Four of Pennsylvania’s legislative redistricting commissioners are confirmed. The fifth will decide who wins and loses

Carol Kuniholm, executive director of Fair Districts PA, speaks at a Capitol rally Tuesday, April 16, 2019. (Capitol-Star photo by Stephen Caruso)

The Pennsylvania House and Senate okayed the start of legislative redistricting this week, sparking a six-week-long race to find a tie-breaking voice agreeable to Democrats and Republicans.

If they don’t agree, the choice fall to the state Supreme Court, in Democratic hands for the first time in recent memory, and giving them a long sought after trump card in negotiations.

In a press release Tuesday, the Republican-controlled chambers’ top officers, Senate President Pro Tempore Jake Corman, R-Centre, and House Speaker Bryan Cutler, R-Lancaster, appointed the General Assembly’s four floor leaders to the state’s legislative redistricting commission.

Their confirmation still kicks off the redrawing of 253 state legislative districts — 203 in the House, 50 in the Senate. More than just moving lines and voters, the process will impact the balance of political power in Harrisburg for the next decade.

Those appointed to the commission are House Majority Leader Kerry Benninghoff, R-Centre, Senate Majority Leader Kim Ward, R-Westmoreland, House Minority Leader Joanna McClinton, D-Philadelphia, and Senate Minority Leader Jay Costa, D-Allegheny.

The picks also came with promises of transparency and fairness from Republican leaders.

“Our reapportionment process has a long history of bipartisan compromise and I look forward to seeing the voices of Pennsylvanians reflected fairly in our district lines,” Corman said in a statement.

Unlike the congressional maps, the statehouse maps will be redrawn by legislators alone. Gov. Tom Wolf does not hold a veto on the process. Due to late census data, the process will likely be delayed.

The four leaders must now agree on a chair, who “shall be a citizen of the Commonwealth other than a local, State or Federal official holding an office to which compensation is attached,” according to the the state constitution. They’ll have 45 days to make their pick.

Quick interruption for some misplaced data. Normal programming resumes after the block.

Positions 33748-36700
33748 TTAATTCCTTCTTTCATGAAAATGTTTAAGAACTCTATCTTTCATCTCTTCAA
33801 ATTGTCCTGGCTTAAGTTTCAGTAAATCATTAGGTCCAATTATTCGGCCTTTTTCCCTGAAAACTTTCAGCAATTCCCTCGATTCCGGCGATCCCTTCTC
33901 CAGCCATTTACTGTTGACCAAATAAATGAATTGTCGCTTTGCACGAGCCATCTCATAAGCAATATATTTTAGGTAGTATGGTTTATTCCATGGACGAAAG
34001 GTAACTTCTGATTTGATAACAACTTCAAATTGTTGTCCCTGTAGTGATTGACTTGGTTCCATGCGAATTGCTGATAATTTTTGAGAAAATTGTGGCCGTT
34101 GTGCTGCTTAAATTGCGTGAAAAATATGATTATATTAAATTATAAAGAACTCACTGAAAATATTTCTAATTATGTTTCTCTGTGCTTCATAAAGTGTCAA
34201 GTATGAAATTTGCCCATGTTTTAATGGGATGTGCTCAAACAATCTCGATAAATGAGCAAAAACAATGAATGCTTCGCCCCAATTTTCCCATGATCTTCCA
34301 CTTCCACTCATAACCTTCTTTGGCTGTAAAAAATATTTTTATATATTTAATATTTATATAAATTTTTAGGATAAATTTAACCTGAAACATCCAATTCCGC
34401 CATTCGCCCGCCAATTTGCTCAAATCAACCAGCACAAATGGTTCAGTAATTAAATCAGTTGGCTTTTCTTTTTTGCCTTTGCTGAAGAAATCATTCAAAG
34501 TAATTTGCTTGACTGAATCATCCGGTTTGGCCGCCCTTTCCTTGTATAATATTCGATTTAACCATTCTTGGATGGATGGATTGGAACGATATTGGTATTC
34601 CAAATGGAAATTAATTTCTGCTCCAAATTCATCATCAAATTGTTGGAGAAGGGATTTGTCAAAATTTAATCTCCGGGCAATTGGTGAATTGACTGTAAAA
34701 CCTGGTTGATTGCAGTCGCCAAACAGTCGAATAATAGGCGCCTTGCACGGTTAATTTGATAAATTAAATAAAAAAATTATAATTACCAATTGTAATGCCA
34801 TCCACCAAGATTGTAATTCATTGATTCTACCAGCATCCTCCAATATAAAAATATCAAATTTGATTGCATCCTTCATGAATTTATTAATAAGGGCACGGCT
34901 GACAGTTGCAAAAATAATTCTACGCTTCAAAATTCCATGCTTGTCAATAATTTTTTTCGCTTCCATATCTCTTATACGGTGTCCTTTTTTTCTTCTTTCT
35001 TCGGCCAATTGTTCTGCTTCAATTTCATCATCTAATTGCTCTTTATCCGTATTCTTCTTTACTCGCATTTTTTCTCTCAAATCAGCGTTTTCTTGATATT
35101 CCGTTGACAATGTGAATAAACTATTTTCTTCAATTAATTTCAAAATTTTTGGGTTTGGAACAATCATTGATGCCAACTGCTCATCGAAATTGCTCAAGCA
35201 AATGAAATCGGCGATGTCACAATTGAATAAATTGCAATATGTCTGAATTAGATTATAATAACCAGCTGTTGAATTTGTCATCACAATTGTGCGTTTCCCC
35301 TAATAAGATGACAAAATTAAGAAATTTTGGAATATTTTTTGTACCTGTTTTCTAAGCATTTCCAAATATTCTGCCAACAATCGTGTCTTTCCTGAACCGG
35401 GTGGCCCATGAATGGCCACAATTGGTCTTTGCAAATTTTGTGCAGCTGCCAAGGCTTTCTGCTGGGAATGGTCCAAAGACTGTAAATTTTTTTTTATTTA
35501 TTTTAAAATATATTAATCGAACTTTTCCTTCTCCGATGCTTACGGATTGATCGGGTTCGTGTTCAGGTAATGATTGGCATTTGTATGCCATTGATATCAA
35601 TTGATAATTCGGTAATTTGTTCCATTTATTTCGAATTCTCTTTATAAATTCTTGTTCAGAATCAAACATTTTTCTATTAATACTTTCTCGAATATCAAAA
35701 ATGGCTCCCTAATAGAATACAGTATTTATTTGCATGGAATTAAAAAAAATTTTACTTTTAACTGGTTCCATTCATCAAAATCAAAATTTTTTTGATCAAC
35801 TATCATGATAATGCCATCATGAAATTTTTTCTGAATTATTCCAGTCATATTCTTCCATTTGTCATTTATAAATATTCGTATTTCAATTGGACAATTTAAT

In practice, the leaders never agree on the chair, leaving the task to the high court. The seven justices usually settle on a retired judge, who, like legislators, are partisan elected officials in Pennsylvania.

Redistricting, explained: What it is, how it works, and how Pa. politicians get to draw their own maps

 

While this has normally advantaged Republicans, the high court has been controlled by a liberal majority since 2015. Democrats already have expressed optimism about the suddenly turned tables.

“This year we’ll have an improved Supreme Court of Pennsylvania appointing the tie breaking vote to the Legislative Reapportionment Commission,” Democratic Legislative Campaign Committee chief Jessica Post wrote in a memo this week.”That means Democrats will be competing on fair maps in the Keystone State for the first time in well over a decade.”

The line between a “fair” line and a Democratic gerrymander could be slim, but party operatives privately have argued that any move away from the current maps likely will help Democrats gain control of at least one legislative chamber for the first time since 2010.